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Release Date: JUNE 16, 2005


Filed June 16, 2005

Ps failed to file a Federal income tax return for the 2001
year. R subsequently determined a deficiency and additions to
tax, which Ps then contested primarily on the basis of R's
failure to carry his burden of proof and the inapplicability of
the filing requirement.

Held: Ps are liable for the deficiency determined by
R and for additions to tax under sec. 6651(a)(1), I.R.C.

Terry I. and Louise Major, pro sese.

Kelly Davidson, for respondent.


WHERRY, Judge: Respondent determined a Federal income tax deficiency for Terry Major's 2001 taxable year in the amount of $ 5,613 and an addition to tax pursuant to section 6651(a)(1) in the amount of $ 1,403.25 and for Louise Major's 2001 taxable year a Federal income tax deficiency in the amount of $ 1,016 and an addition to tax pursuant to section 6651(a)(1) in the amount of $ 254./1/ The issues for decision are:

(1) Whether petitioner Terry Major (Terry) is liable for a deficiency in the amount of $ 5,613 for the 2001 taxable year;

(2) whether petitioner Louise Major (Louise) is liable for a deficiency in the amount of $ 1,016 for the 2001 taxable year;

(3) whether petitioners are liable for additions to tax under section 6651(a)(1); and

(4) whether the Court should impose a penalty, sua sponte, under section 6673.


Some of the facts have been stipulated and are so found./2/ The stipulations of the parties, with accompanying exhibits, are incorporated herein by this reference. At the time this petition was filed, petitioners resided in Glendale, Arizona.

On August 29, 2003, respondent issued to petitioner Terry a notice of deficiency determining that in 2001 Terry received $ 18,407 in miscellaneous income from The Dollarhide Financial Group LLC (Dollarhide) and $ 8,182 in miscellaneous income from Lincoln Financial & Insurance Services of Nebraska or Lincoln Financial Group (Lincoln) for computer services rendered under the d.b.a. name, Major Computer Services. These amounts were reported to respondent on Forms 1099-MISC, Miscellaneous Income. Respondent also determined that in 2001 Terry received $ 15 from National Financial Services LLC, as reported to respondent on Form 1099-DIV, Dividends and Distributions, and $ 1 from Robert McCauley, Jr. as reported to respondent on a Form 1041, Schedule K-1, Beneficiary's Share of Income, Deductions, Credits, etc./3/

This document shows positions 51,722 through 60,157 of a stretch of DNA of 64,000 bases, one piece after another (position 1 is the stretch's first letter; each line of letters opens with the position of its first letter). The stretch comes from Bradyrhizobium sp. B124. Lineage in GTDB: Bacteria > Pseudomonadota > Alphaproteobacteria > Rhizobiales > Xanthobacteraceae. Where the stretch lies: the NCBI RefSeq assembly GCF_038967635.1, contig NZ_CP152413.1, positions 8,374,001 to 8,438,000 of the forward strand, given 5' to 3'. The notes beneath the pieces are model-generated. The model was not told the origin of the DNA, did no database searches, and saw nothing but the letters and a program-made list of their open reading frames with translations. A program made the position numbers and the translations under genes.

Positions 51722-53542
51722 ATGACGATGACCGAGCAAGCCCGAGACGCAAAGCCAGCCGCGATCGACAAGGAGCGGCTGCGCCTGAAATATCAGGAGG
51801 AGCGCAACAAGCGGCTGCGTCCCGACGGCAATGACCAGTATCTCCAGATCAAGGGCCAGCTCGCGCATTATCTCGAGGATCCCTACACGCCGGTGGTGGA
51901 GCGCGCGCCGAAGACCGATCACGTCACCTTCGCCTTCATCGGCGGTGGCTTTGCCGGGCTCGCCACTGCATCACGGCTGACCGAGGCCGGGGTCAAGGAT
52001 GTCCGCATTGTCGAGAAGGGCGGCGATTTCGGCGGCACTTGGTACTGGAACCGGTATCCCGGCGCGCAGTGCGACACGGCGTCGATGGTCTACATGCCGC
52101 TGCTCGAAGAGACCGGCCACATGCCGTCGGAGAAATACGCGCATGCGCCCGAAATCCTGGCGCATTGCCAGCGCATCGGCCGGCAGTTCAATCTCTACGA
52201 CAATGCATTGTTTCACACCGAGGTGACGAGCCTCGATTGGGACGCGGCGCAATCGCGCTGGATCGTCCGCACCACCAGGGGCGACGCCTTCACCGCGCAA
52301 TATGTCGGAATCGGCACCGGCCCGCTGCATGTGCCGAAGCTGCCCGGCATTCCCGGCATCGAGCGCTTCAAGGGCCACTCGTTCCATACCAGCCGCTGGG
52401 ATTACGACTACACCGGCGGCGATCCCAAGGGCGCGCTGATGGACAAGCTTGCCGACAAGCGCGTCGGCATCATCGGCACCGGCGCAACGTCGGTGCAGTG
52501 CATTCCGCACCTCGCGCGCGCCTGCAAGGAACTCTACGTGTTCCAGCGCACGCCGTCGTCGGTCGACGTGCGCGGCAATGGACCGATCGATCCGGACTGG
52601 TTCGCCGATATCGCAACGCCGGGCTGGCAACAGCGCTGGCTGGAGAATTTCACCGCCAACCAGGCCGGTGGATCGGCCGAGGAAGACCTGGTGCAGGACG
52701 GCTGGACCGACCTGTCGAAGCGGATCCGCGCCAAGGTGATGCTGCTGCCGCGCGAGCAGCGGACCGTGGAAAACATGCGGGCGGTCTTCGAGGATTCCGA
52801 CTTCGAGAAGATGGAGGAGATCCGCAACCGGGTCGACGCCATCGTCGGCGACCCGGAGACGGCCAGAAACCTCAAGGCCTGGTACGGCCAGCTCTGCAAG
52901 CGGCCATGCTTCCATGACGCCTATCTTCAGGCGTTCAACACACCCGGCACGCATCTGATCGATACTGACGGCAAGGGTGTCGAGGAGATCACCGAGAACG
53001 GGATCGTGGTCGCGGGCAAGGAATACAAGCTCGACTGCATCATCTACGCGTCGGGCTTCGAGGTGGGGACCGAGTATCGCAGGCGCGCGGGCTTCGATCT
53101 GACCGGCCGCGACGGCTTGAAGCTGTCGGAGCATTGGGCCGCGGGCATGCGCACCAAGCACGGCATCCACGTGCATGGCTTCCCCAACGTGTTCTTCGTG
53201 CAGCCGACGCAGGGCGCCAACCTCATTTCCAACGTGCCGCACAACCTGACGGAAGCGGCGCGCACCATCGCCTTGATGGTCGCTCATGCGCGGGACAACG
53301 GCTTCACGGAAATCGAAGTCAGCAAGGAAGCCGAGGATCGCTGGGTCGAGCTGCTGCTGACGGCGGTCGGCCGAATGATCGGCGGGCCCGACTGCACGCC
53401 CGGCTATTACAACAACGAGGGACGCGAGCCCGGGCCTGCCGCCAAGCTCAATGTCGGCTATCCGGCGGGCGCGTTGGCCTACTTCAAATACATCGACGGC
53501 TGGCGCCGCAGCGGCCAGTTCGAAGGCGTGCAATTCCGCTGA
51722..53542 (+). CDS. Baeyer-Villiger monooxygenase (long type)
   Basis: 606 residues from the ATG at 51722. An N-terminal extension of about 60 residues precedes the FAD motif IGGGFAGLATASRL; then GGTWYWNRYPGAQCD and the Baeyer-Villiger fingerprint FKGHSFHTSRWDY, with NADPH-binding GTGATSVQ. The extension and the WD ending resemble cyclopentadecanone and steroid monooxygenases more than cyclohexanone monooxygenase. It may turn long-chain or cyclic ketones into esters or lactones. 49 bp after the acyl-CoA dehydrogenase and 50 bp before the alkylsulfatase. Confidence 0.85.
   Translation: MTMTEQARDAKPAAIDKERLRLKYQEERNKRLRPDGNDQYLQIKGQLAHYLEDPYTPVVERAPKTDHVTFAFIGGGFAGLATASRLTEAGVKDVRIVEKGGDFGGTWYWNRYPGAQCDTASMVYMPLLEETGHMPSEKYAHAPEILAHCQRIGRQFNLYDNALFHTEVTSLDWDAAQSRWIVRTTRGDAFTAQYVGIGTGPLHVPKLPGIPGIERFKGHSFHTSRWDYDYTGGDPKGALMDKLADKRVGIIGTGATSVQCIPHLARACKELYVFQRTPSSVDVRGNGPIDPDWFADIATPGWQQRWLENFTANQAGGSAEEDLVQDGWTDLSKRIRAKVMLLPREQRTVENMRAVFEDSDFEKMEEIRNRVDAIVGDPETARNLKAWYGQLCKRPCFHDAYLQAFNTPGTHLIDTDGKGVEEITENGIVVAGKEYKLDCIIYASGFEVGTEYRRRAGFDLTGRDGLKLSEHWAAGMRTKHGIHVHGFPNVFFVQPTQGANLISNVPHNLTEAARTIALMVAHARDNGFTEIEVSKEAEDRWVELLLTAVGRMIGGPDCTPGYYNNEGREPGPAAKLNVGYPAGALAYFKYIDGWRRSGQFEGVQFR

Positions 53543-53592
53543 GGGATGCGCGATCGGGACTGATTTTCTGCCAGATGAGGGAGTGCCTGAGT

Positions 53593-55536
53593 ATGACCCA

On August 29, 2003, respondent also issued to petitioner Louise a notice of deficiency determining that in 2001 Louise received $ 18,037 in demutualization compensation/4/ from Principal Financial Group, Inc., Mellon Investor Services (Mellon) as reported to respondent on Form 1099-B, Proceeds from Broker and Barter Exchange Transactions 2001, and $ 343 in interest income from Principal Life Insurance Company (Principal) as reported to respondent on Form 1099-INT, Interest Income, and $ 12 in interest income from Desert Schools Federal Credit Union as reported on Form 1099-INT./5/ None of the payors withheld any Federal income tax from either Terry's or Louise's reported income. Petitioners timely filed a joint petition disputing the determinations with this Court./6/

Petitioners did not file tax returns for 2001 as reflected by Form 4340, Certificate of Assessments, Payments and Other Specified Matters, dated October 1, 2004, for each petitioner. During 2004, Terry wrote a letter, in response to respondent's correspondence and proposed audit adjustments for his 2001 taxable year, containing essentially tax protester rhetoric.

At trial, Terry generally agreed that for a living he "work[ed] on people's computers". However, Terry did not characterize what he received in exchange for those services as taxable income compensation. Terry described his receipts as being in exchange for his services, "People occasionally pay me in trade for my time, yes."